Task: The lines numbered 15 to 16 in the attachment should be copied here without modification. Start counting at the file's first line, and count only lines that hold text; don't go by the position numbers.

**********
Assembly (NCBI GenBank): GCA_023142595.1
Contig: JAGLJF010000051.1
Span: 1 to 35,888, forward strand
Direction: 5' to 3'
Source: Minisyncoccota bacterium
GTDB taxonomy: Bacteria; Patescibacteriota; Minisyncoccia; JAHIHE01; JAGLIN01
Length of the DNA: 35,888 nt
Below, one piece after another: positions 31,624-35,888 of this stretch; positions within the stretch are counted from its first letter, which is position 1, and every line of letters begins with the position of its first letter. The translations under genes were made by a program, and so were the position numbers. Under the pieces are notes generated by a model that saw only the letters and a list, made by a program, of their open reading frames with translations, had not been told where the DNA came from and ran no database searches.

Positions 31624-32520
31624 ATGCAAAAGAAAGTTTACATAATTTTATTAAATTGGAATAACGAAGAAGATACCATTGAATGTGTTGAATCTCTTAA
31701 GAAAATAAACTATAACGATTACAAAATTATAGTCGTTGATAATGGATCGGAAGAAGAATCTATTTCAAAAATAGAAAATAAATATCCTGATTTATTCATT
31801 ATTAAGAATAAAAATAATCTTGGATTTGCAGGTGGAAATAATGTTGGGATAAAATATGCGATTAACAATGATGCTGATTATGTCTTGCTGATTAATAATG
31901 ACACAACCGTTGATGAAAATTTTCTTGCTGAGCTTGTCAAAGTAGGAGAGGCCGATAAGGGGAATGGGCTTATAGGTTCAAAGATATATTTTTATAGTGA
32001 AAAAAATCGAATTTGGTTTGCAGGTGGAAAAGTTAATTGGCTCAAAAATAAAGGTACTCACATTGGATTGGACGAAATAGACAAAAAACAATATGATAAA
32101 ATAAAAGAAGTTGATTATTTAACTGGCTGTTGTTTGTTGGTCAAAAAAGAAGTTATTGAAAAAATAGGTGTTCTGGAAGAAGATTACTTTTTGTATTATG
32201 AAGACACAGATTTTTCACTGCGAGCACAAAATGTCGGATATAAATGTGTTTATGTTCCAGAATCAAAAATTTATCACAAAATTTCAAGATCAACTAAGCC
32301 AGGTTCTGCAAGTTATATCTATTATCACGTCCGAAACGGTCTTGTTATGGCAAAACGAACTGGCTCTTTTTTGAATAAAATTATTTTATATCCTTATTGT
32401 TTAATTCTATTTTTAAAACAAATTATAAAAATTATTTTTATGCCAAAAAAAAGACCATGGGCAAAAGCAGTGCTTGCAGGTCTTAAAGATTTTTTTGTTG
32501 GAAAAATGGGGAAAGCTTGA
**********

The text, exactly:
32101 ATAAAAGAAGTTGATTATTTAACTGGCTGTTGTTTGTTGGTCAAAAAAGAAGTTATTGAAAAAATAGGTGTTCTGGAAGAAGATTACTTTTTGTATTATG
32201 AAGACACAGATTTTTCACTGCGAGCACAAAATGTCGGATATAAATGTGTTTATGTTCCAGAATCAAAAATTTATCACAAAATTTCAAGATCAACTAAGCC